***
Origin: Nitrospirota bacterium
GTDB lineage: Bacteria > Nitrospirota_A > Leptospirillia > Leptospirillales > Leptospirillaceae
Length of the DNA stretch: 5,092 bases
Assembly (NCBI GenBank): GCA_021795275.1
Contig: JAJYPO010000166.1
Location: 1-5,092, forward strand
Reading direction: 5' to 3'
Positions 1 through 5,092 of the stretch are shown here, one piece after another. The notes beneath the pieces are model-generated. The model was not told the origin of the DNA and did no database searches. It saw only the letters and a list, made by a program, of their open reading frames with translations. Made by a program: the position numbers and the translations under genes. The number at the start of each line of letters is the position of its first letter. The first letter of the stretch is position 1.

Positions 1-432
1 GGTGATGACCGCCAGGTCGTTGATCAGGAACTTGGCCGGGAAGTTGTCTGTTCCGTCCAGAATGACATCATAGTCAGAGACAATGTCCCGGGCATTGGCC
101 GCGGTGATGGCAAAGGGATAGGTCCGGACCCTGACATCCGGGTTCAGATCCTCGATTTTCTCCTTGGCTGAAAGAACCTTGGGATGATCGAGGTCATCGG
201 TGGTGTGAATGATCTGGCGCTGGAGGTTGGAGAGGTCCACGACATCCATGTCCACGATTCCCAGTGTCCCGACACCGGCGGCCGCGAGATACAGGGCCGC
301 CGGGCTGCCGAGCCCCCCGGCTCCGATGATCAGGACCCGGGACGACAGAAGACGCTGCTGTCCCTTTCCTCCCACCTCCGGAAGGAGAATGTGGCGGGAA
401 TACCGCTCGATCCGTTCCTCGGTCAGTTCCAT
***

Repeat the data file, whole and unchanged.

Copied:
Origin: Nitrospirota bacterium
GTDB lineage: Bacteria > Nitrospirota_A > Leptospirillia > Leptospirillales > Leptospirillaceae
Length of the DNA stretch: 5,092 bases
Assembly (NCBI GenBank): GCA_021795275.1
Contig: JAJYPO010000166.1
Location: 1-5,092, forward strand
Reading direction: 5' to 3'
Positions 1 through 5,092 of the stretch are shown here, one piece after another. The notes beneath the pieces are model-generated. The model was not told the origin of the DNA and did no database searches. It saw only the letters and a list, made by a program, of their open reading frames with translations. Made by a program: the position numbers and the translations under genes. The number at the start of each line of letters is the position of its first letter. The first letter of the stretch is position 1.

Positions 1-432
1 GGTGATGACCGCCAGGTCGTTGATCAGGAACTTGGCCGGGAAGTTGTCTGTTCCGTCCAGAATGACATCATAGTCAGAGACAATGTCCCGGGCATTGGCC
101 GCGGTGATGGCAAAGGGATAGGTCCGGACCCTGACATCCGGGTTCAGATCCTCGATTTTCTCCTTGGCTGAAAGAACCTTGGGATGATCGAGGTCATCGG
201 TGGTGTGAATGATCTGGCGCTGGAGGTTGGAGAGGTCCACGACATCCATGTCCACGATTCCCAGTGTCCCGACACCGGCGGCCGCGAGATACAGGGCCGC
301 CGGGCTGCCGAGCCCCCCGGCTCCGATGATCAGGACCCGGGACGACAGAAGACGCTGCTGTCCCTTTCCTCCCACCTCCGGAAGGAGAATGTGGCGGGAA
401 TACCGCTCGATCCGTTCCTCGGTCAGTTCCAT